It all began on January 28th. Protests were spreading at airports across the country in response to Donald Trump’s refugee ban, and the New York Taxi Workers Alliance announced a 1-hour work stoppage at JFK International Airport to show solidarity with the protesters. Rather than join in, however, Uber did the opposite, turning off surge pricing to and from JFK. This sparked what would become the #DeleteUber Movement
The rationale for Uber’s decision to turn of surge pricing is debatable, but the result was that Uber ended up giving passengers a cheap way out of JFK. This infuriated journalist Dan O’Sullivan, who accused Uber of breaking the strike and urged his followers to #DeleteUber:
Within minutes a movement was formed, and there is good reason to believe the #DeleteUber movement is already having a significant effect on Uber’s bottom line. As The Verge reported, the day after the #DeleteUber movement began, Uber’s top competitor, Lyft, was download from the iPhone App store more times than Uber for the first time in it’s history.
For it’s part, Uber has stated that it had no intention of trying to break the strike at JFK by deleting surge pricing, releasing a statement that they simply wanted customers to know they “could use Uber to get to and from JFK at normal prices.” But that explanation has failed to satisfy critics, many of whom also noted that Uber CEO Travis Kalanick recently decided to join Trump’s Business Advisory Group. In defending his decision to work with President Trump, Kalanick told his employees “We’ll partner with anyone in the world as long they’re about making transportation in cities better, creating job opportunities, making it easier to get around, getting pollution out of the air and traffic off the streets.”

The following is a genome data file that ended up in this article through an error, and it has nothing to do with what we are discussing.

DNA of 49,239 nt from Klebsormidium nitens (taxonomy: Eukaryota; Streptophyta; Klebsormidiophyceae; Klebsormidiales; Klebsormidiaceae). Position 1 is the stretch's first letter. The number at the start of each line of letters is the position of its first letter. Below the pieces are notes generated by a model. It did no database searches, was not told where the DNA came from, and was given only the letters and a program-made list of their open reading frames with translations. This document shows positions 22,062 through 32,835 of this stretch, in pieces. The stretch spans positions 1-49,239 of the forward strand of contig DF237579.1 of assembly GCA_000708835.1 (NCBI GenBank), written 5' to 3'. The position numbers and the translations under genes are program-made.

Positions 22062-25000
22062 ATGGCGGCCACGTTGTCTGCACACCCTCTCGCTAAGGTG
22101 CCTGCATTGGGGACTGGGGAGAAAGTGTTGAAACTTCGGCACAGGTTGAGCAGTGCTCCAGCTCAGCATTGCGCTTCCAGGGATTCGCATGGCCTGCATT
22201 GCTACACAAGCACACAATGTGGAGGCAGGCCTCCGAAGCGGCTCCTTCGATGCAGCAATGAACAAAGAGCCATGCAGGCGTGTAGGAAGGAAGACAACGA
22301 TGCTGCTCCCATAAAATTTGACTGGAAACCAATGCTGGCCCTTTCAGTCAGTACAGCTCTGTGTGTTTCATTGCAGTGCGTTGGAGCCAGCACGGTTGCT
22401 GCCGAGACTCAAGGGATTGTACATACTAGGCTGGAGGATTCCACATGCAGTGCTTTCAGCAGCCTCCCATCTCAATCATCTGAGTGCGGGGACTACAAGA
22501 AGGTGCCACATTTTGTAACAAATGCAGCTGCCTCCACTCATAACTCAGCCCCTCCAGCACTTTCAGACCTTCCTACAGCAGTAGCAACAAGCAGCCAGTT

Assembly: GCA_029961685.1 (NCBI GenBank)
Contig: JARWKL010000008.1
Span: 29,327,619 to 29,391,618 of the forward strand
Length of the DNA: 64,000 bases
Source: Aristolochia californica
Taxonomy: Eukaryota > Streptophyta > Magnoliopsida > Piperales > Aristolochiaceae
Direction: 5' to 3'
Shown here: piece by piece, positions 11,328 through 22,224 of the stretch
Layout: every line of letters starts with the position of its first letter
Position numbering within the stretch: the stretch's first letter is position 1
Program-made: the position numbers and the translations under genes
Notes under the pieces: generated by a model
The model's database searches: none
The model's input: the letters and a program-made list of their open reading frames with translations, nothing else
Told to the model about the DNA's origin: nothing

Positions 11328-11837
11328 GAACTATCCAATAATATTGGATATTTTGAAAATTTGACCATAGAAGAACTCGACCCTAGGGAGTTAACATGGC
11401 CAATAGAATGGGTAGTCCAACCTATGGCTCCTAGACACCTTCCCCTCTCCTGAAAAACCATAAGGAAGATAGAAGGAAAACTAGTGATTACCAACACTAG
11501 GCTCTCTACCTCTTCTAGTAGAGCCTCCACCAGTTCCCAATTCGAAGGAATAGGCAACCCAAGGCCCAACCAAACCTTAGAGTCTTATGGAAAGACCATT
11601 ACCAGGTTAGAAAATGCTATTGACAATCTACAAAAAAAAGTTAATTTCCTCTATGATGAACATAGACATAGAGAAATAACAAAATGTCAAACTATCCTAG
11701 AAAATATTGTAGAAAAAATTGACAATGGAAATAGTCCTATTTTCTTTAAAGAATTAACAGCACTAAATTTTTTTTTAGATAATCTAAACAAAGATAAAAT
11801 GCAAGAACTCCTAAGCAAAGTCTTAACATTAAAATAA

The statement further infuriated activists, who accused Uber of putting money over principles. As O’Sullivan noted: “We’ve all read the statement. It makes clear that short of Armageddon, Uber is sticking with Trump for $$$ and influence.”
Others, such as David Frum inThe Atlantic, describe a more more existential threat that comes when CEO’s like Kalanick participate in the Trump regime: “(if)) success in business or in public service depends on the favor of the president and his ruling clique, then it’s not only American politics that will change.”
But as the #DeleteUber movement continued to pick up steam, Kalanick appeared to change tune, releasing a statement calling the ban “wrong and unjust,” and announcing that Uber had set aside $3 million in legal fees to help drivers who may be separated from their families because of the ban.
But it might be too little too late. Among those celebrities taking part in the #DeleteUber movement are Mark Ruffalo, Carmelo Anthony, Taraji P Henson, Ron Perlman, Janelle Monáe, Jesse Tyler Ferguson, and George Takei.
For it’s part, Lyft announced a $1 million donation over a four year period to the ACLU. Perhaps not ironically, billionaire and Trump supporter Carl Icahn made a $100 million investment in Lyft in 2015, and his interests on the Lyft Board of Directors are represented through John Christodoro of Icahn Capital.